Teach children to predict, an important reading skill

Predicting means anticipating ahead of time what might happen in a story. As adults, we do it all the time. We read a murder mystery and we predict “who done it.” We read a romance and predict how the couple will get together. We read a thriller and predict if the characters will escape.

Predicting is more than making a guess. It is using what we already know and applying it to a new situation. When children predict, they make a connection between what they know and what they don’t know yet. They increase the likelihood that they will comprehend what they read. Wild guesses are not predictions.

Predicting from what we know to what we don't know graphic

Predicting focuses little children on what they are about to read. By looking at pictures, titles, subtitles, charts, photos, cartoons and other graphics, they grasp an idea about a story. Predicting attracts the child to a story. She wants to know if her prediction is correct. Predicting forces children to use visual or word clues to create meaning.

The Common Core State Standards include predicting in the reading standards.

However, predicting does not come naturally to all children. Children with dyslexia might be able to predict in a real life situation when there is no reading involved, but because they struggle deciphering the phonics code, they lose track of the meaning. Some children with dyslexia also have trouble sequencing. If so, predicting what will happen next is difficult.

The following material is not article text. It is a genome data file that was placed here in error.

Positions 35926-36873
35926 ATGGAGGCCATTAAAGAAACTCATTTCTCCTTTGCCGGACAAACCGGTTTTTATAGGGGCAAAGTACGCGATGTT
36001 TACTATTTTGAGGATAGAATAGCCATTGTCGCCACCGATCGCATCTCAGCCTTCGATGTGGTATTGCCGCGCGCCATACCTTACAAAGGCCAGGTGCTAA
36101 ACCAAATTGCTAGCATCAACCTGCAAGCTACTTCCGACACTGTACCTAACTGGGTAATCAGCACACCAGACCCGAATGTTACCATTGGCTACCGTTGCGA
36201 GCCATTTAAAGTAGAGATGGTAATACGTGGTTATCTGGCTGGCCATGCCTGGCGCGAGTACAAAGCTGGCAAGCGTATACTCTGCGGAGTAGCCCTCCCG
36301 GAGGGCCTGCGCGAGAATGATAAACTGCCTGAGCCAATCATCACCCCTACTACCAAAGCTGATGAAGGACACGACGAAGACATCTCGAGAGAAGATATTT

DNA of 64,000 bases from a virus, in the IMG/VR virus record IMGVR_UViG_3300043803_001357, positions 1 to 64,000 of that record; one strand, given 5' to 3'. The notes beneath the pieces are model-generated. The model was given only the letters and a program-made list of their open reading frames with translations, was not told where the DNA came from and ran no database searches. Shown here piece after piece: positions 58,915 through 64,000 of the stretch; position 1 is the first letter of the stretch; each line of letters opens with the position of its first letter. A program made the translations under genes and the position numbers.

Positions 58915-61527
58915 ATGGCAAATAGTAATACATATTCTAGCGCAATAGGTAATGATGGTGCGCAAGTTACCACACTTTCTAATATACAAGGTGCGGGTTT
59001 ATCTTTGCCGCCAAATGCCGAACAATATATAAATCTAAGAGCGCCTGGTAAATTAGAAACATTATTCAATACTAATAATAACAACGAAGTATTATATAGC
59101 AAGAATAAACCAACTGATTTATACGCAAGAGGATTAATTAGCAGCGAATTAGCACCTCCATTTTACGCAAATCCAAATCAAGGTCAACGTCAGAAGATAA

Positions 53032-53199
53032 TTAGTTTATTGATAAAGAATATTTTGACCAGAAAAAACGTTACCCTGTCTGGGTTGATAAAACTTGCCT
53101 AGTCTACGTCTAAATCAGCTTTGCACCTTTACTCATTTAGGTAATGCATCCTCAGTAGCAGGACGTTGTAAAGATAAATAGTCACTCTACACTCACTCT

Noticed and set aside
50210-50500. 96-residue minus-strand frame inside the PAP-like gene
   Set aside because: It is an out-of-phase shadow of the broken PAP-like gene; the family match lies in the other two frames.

Autistic children may also have trouble predicting since they have trouble interpreting social clues. The text might say that a character froze and was unable to talk, but the child might not know that the character is scared. How then can he predict what will happen next?

Here is a method of predicting that can be used with children of all ages. It combines vocabulary with predicting.

  • Go through a picture book or reading selection before the student reads it. Write down a dozen or more vocabulary words important to understanding the meaning of the text. Choose words which the child is likely to already know plus one or two new words.
  •  Write or type the words clearly on a paper, and then cut apart the words. Have one set of words for each pair of children if children are working in pairs. Put the words in plastic sandwich bags.
  • Explain to the child that he will be predicting what a story is about. He will be acting like a detective by using word clues.
  • Let the child pull out one word from the bag, read it aloud it and tell you what it means. If the child can’t read yet, tell him what the word says. If he doesn’t know the meaning, explain it to him. Lay the word on the desk or table in front of the child.
  •  Ask him what he thinks the story will be about based on that one word. Accept his answer.
  • Let the child pull a second word, repeating the previous two steps. Continue until all the words are read aloud. Encourage the child to change his mind about the prediction, or to become more convinced with each word.
  • Now ask the child to sort the words into categories or groups. (This step might be too advanced for some preschoolers.) Again, ask what he thinks the text might be about. Accept all answers, but gently steer the child into a prediction related to the text.
  • Now read the text. As you or the child read, note words the child pulled from the bag. Ask if the child still thinks his prediction is correct, or if he has changed his mind.
  • When the reading selection is complete, remind the child of his prediction and ask if he was correct.  Look at the words again.  Talk about what words helped and what words didn’t.  Ask what other words might have made the prediction closer to the truth.

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